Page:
I suggest the idea of mitigation with specialist beaver officers where in extreme cases beavers could be live trapped and relocated, or even on rare occasions culled.
‘Frankly, I don’t think this would work – it would involve a new set of rules and setting it up would be prohibitive and would create as many problems as it would solve. Flow devices and financial help in less intensive areas might help but certainly not on good land such as in the Tay catchment area where the situation is already out of hand. I cannot see a single benefit to having beavers. If the government decides the beaver should stay, then they should leave things as they are now and certainly not give them protected status. As we do with deer, rabbits, or mink, we should be allowed to control them otherwise it will prove disastrous’.
Roddy Kennedy is equally vehement on his views about the possibilities of other re-introduced species. ‘The sea eagle was different; there was an agreed re-introduction. We can argue about the current numbers, the predation of lambs, the effect on the golden eagle population, but it was done on an agreed timetable. The beaver introduction was not legal in our area. Any other species must go through a rigorous consultation but the people it will affect most should have a weighted opinion when it’s their livelihoods that are at stake. I think the idea of lynx is ridiculous and I know most farmers do. As for wild boar elsewhere there are huge problems with the damage caused by boar that have naturalised illegally. Really we have gone too far to bring these things back – it will affect people’s livelihoods’.
In the Strathmore Valley, Adrian Ivory has become accustomed to having to deal with beaver issues. ‘Problems for us have been increasing annually over the past three years. Beaver dams were causing water to back-up for long distances. This then had a major impact on the drains – we started asking if the drains were broken as water was not disappearing properly off the fields. They were already full to capacity from the water in the burns due to beaver dams preventing flow.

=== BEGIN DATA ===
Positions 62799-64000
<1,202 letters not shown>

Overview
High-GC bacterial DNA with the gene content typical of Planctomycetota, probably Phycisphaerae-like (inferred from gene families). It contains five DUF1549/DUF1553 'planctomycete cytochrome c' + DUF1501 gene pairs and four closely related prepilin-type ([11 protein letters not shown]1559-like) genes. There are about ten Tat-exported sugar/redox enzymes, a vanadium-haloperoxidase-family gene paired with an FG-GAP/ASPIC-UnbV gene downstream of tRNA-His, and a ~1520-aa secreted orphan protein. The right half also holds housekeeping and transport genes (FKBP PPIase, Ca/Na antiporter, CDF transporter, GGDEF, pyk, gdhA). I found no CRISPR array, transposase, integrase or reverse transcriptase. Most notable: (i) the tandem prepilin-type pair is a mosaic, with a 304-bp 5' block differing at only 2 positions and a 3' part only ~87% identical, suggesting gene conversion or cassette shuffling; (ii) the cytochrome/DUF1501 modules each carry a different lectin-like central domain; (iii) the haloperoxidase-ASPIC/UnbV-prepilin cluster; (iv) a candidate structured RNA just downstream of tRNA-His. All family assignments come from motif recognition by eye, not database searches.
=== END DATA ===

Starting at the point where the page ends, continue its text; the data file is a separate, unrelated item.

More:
‘It’s a serious problem and I don’t want to be pushed into clearing all the riverbank to deter them due to the negative impact on the environment and other species. However, if beavers are protected we may be forced down this route as we are constantly spending money on removing dams and it could save thousands of pounds if it was done in one, costing us less overall. I would hope they would then move elsewhere. We have had a lot of problems including crop damage, tree damage, drainage issues, dams, collapsing riverbanks, to say nothing of the huge amount of time it takes to sort out.
‘Beavers are going into crops of wheat and using it to aid dam building, it’s not having a major impact yet but it is a sign of what could happen in the future. Many drains run at a fall of 1 in a 1,000, therefore every 5ft of beaver dam over 1 mile of farmland drains, means the drains become totally ineffective, thus ruining some of the best arable land in Scotland.
‘We need to hire a digger and then spend time removing the debris that has been left behind. When their dams are built with the aim of stopping a burn’s flow water tries to find a way around and undermines burn and riverbanks leading to the collapse of flood defenses which in turn leads to further flooding. The pro-beaver lobby talks of dams filtering out pollution, but in our circumstances the diffuse pollution being generated is considerable. Allowing beavers in productive arable areas will cause and increase diffuse pollution due to blocked drains meaning waterlogged land and increased surface water run-off. The amount of time and effort that I have to put into something which I have no say over is considerable – I am trying to produce quality food but find myself walking the water courses for hours every week to check there are no new dams, and to see where the latest beaver felled trees are, or to warn staff against going near certain areas with machinery as the banks are unstable and unsafe.
‘The physical cost of hiring people in with diggers and putting staff on to debris clearance is currently around £4,000 a year, but mounting all the time especially as beaver numbers are rising fast – this does not account for the time spent walking rivers and burns or clearing dams manually. The actual cost is far greater than this’.